In March 2021, we invited a community member from Gloucester to speak at MidCoast Council’s water resilience meeting. She shared the story of the community’s resilience to the 2019-20 drought. She talked about how people had even tried to capture the dew drops, hoping to save their much-loved garden. She reflected on the community’s adaptation to drought, including gardeners incorporating more water-friendly plants in their garden.
During the drought, our primary water scheme, the Manning Scheme, which supplies drinking water to a population of 80,000, almost ran out of water. The Barrington River stopped running, and we carted water from Tea Gardens to Gloucester for 29 days during December 2019 and January 2020. We also fast-tracked the expansion of the Nabiac borefield, and planned for a temporary desalination plant to supplement the Manning Scheme. In the end, we did well to manage the drought. The 2021 NSW Local Government Excellence Awards highly commended our drought response.
Climate science indicates increasing variability in weather patterns. AdaptNSW’s climate mapping for our region (also discussed in Our Region: Climate Change and the Midcoast) suggests a decrease in rainfall in summer and winter and an increase during autumn and spring by 2030. The following table abstracted from AdaptNSW shows the projected climate changes.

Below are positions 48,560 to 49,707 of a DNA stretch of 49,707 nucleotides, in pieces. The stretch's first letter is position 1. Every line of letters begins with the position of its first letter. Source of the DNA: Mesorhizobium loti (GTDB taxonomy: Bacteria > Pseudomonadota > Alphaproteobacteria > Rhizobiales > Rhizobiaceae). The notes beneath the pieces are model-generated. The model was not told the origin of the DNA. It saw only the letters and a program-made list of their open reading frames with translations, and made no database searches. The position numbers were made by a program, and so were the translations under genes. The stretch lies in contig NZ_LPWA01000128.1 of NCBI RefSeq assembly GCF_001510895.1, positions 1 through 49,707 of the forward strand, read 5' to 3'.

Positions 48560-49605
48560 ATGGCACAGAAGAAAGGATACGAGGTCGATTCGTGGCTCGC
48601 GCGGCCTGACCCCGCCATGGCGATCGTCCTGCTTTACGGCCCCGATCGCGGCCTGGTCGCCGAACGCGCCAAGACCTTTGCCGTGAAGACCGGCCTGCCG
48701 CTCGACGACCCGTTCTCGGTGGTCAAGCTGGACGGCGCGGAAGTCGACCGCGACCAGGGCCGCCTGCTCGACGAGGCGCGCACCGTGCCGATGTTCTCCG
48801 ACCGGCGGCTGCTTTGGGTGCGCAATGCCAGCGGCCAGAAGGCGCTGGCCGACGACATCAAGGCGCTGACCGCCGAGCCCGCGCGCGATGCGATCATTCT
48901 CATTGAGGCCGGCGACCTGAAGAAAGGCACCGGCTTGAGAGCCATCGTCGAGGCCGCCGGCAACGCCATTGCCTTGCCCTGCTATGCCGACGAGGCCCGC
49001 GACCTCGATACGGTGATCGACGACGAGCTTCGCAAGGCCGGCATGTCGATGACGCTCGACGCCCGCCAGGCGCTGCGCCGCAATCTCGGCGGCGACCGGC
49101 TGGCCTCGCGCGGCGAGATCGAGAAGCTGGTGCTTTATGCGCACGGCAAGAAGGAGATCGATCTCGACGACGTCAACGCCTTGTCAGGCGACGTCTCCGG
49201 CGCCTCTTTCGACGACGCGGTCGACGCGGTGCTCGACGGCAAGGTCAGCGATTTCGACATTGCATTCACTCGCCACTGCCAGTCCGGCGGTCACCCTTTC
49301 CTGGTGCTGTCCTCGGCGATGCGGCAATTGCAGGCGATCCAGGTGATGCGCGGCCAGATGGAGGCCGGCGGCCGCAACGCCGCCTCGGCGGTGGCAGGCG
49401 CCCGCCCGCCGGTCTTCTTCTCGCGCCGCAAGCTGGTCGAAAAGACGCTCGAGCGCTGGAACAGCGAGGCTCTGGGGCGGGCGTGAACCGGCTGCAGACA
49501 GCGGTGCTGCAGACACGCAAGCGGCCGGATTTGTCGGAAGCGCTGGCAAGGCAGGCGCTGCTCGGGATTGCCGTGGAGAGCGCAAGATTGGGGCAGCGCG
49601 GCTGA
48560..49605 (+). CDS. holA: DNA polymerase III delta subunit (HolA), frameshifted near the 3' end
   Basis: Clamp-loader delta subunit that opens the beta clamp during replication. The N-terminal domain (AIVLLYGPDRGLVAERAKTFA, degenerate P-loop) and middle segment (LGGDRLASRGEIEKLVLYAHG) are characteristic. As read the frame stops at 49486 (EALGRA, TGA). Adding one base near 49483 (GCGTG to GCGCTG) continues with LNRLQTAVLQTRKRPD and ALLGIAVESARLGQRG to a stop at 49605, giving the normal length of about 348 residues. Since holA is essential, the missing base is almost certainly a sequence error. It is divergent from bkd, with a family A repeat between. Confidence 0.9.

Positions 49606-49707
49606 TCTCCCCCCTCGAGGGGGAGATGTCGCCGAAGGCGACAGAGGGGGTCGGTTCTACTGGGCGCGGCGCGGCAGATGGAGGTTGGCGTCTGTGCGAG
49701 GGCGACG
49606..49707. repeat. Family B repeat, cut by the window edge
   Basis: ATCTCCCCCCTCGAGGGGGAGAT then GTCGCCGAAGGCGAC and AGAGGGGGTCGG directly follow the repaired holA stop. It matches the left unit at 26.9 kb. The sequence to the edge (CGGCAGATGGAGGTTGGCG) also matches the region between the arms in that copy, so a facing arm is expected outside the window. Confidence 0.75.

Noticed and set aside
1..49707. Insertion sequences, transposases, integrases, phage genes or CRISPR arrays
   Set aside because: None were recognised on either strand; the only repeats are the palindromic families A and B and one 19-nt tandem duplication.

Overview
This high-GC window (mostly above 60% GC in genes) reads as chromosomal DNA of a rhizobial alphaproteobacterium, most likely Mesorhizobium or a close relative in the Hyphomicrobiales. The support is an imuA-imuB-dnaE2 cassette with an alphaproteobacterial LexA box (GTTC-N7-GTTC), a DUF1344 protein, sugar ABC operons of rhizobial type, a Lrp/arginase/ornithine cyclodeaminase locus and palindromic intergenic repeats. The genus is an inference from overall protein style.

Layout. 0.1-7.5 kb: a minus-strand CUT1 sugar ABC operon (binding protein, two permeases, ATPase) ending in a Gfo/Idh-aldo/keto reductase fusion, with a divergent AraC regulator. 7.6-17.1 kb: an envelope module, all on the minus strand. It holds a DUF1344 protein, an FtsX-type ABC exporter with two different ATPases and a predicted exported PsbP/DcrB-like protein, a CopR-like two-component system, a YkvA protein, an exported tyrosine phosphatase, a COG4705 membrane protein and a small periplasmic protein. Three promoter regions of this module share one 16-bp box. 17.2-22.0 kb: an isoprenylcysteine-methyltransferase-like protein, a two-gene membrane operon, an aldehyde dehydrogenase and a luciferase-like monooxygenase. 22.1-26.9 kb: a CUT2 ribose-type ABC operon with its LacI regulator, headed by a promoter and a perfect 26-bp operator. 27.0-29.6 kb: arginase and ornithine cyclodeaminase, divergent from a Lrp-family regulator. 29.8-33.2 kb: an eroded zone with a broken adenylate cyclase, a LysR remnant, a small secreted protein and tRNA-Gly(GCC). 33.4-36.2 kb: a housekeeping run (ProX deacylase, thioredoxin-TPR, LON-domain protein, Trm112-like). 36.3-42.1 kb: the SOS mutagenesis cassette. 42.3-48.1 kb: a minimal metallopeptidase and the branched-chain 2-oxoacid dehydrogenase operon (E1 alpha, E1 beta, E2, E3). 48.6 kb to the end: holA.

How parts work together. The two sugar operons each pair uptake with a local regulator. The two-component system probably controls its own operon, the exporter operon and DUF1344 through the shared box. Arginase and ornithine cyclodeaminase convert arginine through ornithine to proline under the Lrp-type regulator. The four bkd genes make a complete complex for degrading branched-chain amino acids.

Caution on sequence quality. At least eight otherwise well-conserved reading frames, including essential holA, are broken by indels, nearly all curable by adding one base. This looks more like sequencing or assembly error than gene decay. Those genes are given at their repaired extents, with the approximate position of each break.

These climatic changes make water planners think about options that are less dependent on rain. We cannot build ourselves out of a drought - this is one lesson that climate events across the globe have reinforced. In simpler words, engineering solutions alone cannot solve our water security issues. We need to think and act seriously about soft engineering solutions, including leak management and water use behavioural changes.
MidCoast Council’s Integrated Water Cycle Management Strategy (IWCM), which is currently under review, is our water security plan for the next 30 years. It considers all the lessons learnt from the recent drought. The strategy is taking an ‘all options on the table’ approach, and will present a portfolio of futureproof water security options to the community. The Strategy also takes into account predicted changes, as illustrated:
Council has incorporated this principle in its approach to the urban water cycle. We shifted from being an emergency Drought Response Team into a Water Resilience Team that meets every month and coordinates our preparedness as a water-sensitive region. The story mentioned at the beginning of the article was shared at one of these meetings.
As we heard from Gloucester, the resilience of the community to adapt to the water pressures during the drought has been exceptional. In rain or shine, we need to save every drop we can. In summary, we need to carry forward the lessons learnt from the drought.
As of 10 February 2022, we have saved 120 million litres of water through leak management using our smart meter project, which commenced in March 2021. This is six days’ worth of water supply for our region. Imagine 48 Olympic-size pools - that’s how much water it is.